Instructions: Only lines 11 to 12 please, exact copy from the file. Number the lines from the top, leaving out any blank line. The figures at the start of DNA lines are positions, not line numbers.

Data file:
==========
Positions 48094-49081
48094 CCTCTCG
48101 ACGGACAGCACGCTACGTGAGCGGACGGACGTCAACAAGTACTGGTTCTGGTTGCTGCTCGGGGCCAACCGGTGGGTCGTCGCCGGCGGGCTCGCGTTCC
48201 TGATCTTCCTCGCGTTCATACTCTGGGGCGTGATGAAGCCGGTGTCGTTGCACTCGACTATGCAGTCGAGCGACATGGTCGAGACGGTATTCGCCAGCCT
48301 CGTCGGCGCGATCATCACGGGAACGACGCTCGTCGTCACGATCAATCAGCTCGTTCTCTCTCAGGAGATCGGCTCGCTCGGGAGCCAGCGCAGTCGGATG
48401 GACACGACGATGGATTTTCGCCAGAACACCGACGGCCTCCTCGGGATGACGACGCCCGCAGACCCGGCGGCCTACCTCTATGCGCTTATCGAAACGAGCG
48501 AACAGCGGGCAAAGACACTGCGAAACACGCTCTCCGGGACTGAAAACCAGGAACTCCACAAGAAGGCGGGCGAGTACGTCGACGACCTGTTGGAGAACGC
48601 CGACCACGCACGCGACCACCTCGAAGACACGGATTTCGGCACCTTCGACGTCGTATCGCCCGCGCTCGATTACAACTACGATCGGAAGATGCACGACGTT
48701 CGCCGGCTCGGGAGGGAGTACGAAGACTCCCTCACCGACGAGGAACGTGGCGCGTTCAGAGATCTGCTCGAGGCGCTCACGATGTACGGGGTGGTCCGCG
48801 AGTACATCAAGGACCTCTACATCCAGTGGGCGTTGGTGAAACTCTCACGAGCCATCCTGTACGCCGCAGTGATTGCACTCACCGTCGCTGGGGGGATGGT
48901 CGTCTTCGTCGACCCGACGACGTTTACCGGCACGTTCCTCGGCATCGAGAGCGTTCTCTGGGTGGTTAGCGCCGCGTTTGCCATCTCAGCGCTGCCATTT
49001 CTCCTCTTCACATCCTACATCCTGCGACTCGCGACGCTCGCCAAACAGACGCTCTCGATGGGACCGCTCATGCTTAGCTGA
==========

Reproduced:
48901 CGTCTTCGTCGACCCGACGACGTTTACCGGCACGTTCCTCGGCATCGAGAGCGTTCTCTGGGTGGTTAGCGCCGCGTTTGCCATCTCAGCGCTGCCATTT
49001 CTCCTCTTCACATCCTACATCCTGCGACTCGCGACGCTCGCCAAACAGACGCTCTCGATGGGACCGCTCATGCTTAGCTGA